Reviewed by Iolanda Millar

If you ever thought a book couldn’t be more powerful than a video, or television, or a film, I’m here to tell you you’re wrong. Two books crossed my desk that would change your mind. One is 9/11: The World Speaks, 9780762777990, $27.50 CDN, from Globe Pequot. The simplicity of the format is what makes this so powerful; they are cards written by visitors from around the world who came to the Tribute WTC Visitor Centre, detailing their thoughts about 9/11 and how it affected them. One English visitor simply wrote, “Why?” A French visitor wrote, “On Sept. 11, 2001, the whole world forgot their religions, their differences of colour, their political ideas. On September 11, the whole world was horrified.” There are of course some Canadian comments, including one from a Newfoundlander who’d opened her house to the floods of stranded tourists who ended up diverted from New York to the Maritimes. In the front of the book is a map showing all the countries where the writers came from, and it’s a pretty eclectic mix; this might make an excellent teaching tool as well.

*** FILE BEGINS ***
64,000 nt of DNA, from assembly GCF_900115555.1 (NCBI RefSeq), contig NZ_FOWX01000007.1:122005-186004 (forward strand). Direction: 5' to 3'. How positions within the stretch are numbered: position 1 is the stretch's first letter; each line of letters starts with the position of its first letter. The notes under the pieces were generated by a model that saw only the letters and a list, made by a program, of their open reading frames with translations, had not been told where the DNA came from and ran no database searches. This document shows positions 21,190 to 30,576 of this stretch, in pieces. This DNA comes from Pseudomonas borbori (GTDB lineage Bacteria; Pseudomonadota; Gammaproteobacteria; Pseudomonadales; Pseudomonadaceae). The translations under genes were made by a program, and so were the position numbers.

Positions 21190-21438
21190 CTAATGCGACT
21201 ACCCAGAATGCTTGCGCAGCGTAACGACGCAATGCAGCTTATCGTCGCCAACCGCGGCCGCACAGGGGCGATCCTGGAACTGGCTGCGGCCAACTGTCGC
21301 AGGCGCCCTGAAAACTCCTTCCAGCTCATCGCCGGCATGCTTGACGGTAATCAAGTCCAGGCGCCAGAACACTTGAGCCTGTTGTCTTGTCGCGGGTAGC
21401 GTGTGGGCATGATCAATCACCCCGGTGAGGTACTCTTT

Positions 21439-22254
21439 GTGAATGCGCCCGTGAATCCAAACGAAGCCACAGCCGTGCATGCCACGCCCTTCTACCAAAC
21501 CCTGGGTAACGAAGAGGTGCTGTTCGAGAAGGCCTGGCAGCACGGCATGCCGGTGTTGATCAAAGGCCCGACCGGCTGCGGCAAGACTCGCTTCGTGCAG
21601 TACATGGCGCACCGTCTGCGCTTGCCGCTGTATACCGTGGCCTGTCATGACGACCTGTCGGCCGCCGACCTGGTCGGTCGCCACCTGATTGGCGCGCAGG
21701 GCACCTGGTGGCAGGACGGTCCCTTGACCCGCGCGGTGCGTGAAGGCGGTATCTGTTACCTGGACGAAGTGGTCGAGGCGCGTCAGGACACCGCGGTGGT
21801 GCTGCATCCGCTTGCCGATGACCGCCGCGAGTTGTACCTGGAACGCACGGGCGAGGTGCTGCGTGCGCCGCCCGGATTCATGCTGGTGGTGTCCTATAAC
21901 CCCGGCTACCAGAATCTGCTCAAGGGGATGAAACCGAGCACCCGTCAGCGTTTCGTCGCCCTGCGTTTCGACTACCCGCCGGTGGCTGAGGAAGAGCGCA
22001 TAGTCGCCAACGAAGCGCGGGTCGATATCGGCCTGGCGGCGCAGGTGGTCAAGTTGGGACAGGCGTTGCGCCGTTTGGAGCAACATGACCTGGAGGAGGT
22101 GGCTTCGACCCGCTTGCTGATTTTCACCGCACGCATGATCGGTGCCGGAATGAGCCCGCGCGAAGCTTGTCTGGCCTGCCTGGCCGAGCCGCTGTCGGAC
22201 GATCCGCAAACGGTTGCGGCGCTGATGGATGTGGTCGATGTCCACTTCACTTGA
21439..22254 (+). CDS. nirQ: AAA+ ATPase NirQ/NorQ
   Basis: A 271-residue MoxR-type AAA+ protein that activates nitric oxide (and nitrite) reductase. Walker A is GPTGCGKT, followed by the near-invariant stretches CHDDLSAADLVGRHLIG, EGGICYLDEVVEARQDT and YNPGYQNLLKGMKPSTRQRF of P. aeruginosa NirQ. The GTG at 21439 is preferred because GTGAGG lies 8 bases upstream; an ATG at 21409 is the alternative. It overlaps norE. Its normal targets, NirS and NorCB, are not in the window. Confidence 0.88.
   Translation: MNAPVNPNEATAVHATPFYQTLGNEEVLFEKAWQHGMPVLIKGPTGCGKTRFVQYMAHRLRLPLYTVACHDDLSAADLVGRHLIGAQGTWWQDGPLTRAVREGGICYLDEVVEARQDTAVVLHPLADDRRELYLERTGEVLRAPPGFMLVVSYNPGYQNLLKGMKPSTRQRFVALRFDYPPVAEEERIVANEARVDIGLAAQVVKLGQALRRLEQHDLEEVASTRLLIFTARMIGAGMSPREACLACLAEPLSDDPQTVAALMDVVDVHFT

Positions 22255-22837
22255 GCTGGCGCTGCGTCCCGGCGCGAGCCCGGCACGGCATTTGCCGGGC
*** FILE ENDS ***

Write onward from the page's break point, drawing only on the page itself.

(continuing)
The other book is Aftermath: World Trade Centre Archive, 9780714862125, $39.95 CDN, Phaidon by Joel Meyerowitz. It’s stunning - an oversized, 11” by 15’ full-colour photographic journal of what happened after the World Trade Centre fell. The photographs are astonishingly powerful, as are the stories behind them: a Broadway musician standing in the middle of the ruins, playing Taps as a personal salute to the fallen; a group of dirty, tired firemen, sitting on scrounged and absurdly expensive office chairs; the day members of the Arson Squad, digging in the ruins, were surrounded by swarms of Monarch butterflies, tapping on their helmets in the smoke, and one of them stood up and simply said, “Souls." Meyerowitz documented the eerie beauty of the ruins, but also the amazing faces of the firemen, policemen and construction workers who pulled it all so carefully apart, and quite often in constant danger. It’s a must-have book, and it will break your heart.

As anti-war, and anti-terrorism statements, I’d say these two are some of the best.